You too, Jon Ronson. Get back out into the field and quit with the Twitter shit. It’s enough already.

There’s a bit in The Circle by Dave Eggers where the Last Man Standing (i.e. a character not on social media and spends his days making authentic clay pots or something) is hounded by drones until he drives his car off a bridge. It never really rang true to me. Here in the real world, I don’t feel hassled by “tech.” The people Jon Ronson shows being bullied on Facebook are, well, on Facebook. You really can switch it off and get on with your life.

I’m not curious about culture wars any more. More interesting to me are Momus’ thoughts about how the algorithm might influence the real world. And more interesting still, are the actual affairs of the real world: things like ant colonies (literally, not metaphorically) and new live comedy, and publishing real books, using digital technology to make real things happen instead of distracting from them, and simply hanging out.

Real life, folks. I’m telling you. It’s unbeatable. Until it is! I’d say there’s “no competition” but the emails I get from people who “can’t” re-join us on the outside strongly suggest otherwise.

Listen to me preach about this, eh? I’ve only been free of it for six months. But that’s how good it is. Listen! I’m a voice from the other side and you don’t even need a ouija board to hear it!


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Robert Wringham is the editor of New Escapologist. He also writes books and articles. Read more at

5 Responses to “The World Seen Through Social Media Isn’t Real”

  1. Fergie says:

    I couldn’t agree more, I stopped using all social media several years ago and I was a web developer until I recently escaped.
    I frequently find that I have no idea about a story that is on the Guardian or BBC homepages so I ask my daughter who will reply ‘it is just an internet thing, you don’t need to know about that’!
    There is still some great stuff online, none of it is social media.

  2. “it is just an internet thing, you don’t need to know about that” — brilliant!

  3. Andy says:

    I commented the other piece about quitting social media, and I’m happy to read this one as well.

    While doing so, it made me think of when I quit the prototype to social media — television. I stopped watching it in the 1980s, and except for having one to watch movies (only without commercials) I wouldn’t have one in the house.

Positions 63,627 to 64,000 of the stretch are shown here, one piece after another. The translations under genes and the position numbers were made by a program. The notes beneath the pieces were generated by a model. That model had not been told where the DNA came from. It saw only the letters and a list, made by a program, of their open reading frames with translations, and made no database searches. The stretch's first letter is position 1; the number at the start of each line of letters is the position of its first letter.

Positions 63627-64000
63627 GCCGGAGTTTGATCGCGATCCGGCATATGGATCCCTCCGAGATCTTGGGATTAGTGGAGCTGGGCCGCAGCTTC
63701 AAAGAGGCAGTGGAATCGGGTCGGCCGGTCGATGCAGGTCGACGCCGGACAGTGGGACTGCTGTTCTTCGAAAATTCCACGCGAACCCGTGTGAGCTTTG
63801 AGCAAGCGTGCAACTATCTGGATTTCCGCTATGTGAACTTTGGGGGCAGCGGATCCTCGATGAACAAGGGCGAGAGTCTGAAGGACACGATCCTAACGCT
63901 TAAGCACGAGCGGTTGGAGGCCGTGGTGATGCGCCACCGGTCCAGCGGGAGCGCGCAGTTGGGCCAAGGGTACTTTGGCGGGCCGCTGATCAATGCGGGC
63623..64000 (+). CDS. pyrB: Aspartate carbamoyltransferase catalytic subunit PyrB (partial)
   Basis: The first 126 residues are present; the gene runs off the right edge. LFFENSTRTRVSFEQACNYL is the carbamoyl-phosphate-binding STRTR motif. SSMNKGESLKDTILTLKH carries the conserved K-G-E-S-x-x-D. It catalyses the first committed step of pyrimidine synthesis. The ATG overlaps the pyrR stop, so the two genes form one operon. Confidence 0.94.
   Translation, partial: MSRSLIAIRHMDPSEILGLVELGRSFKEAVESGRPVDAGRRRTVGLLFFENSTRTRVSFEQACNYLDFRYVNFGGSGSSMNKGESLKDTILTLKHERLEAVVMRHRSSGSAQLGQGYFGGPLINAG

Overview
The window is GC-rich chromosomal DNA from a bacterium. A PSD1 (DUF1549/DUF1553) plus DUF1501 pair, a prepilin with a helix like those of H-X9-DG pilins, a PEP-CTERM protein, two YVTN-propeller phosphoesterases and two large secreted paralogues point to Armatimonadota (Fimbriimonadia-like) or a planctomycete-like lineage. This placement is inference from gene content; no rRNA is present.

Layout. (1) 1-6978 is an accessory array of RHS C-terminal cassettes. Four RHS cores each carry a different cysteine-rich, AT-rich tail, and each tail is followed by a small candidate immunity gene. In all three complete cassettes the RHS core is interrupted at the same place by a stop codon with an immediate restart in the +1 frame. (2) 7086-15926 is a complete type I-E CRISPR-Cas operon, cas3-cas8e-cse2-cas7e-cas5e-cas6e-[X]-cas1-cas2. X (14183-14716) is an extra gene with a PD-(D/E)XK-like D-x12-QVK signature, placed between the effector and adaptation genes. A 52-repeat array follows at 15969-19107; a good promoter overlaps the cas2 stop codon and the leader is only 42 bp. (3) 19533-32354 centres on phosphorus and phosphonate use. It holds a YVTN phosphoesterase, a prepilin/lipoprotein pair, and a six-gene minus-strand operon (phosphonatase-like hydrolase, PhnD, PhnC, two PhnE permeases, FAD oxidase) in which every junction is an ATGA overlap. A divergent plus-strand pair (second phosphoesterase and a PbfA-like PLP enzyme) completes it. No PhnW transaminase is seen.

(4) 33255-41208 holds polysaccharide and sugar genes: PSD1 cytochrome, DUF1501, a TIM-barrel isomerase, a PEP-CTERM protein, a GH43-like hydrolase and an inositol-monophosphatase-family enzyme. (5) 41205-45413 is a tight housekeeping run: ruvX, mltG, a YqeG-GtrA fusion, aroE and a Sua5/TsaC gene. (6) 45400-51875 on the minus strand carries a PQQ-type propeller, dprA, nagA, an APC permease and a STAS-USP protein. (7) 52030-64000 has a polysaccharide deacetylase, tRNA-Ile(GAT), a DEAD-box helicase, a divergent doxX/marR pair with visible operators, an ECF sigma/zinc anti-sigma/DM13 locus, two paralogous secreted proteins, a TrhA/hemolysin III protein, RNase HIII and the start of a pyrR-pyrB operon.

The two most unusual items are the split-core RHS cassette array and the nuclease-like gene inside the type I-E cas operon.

I made the parallel because I often have no idea what people are talking about when they’re discussing a show, actors, etc. (I have watched a few series but through paid means and always without commercials). I’ve missed most of pop culture during the past 30 years, including commercial radio. I may not know what people are talking about sometimes, but I’m convinced that’s not a negative thing.

  4. The 1980s is phenomenally early to get rid of TV. Nice going. I only gave up mine in 2008 (and, like you, I still watch properly good things, deliberately, online). I came across a phrase recently for one of the problems of TV and social media: “you are marinating yourself in conventional wisdom.” That’s basically what I say only more eloquently. Our FAQ says: “[Television] advocates popular opinion. Escapologists should seek to build muscles of resistance instead of accepting whatever is popular or conventional. [TV] also dictates where and when you pay attention; any technology that informs your actions or behaviour should be escaped.”

  5. HD says:

    So true! I have had some angst in the past about living in America, wistfully gazing over at the problemless utopia of Europe, but discovered that quitting Reddit was key to feeling better about my home.

    Turns out scrolling through the angry rants of teenagers (and maybe dissention-spreading Russian bots?? Is this a reddit rumor? We’ll never know) every day is not a way to see the glass half full. If I actually only take my real life experiences of the US as evidence, it’s mostly a lot of beautiful nature and nice, interesting people (even the southern ones!). Still too many cars, but that is how you get out to all the nature bits. Now I too, can slowly, blissfully forget what the word ‘Pizzagate’ means.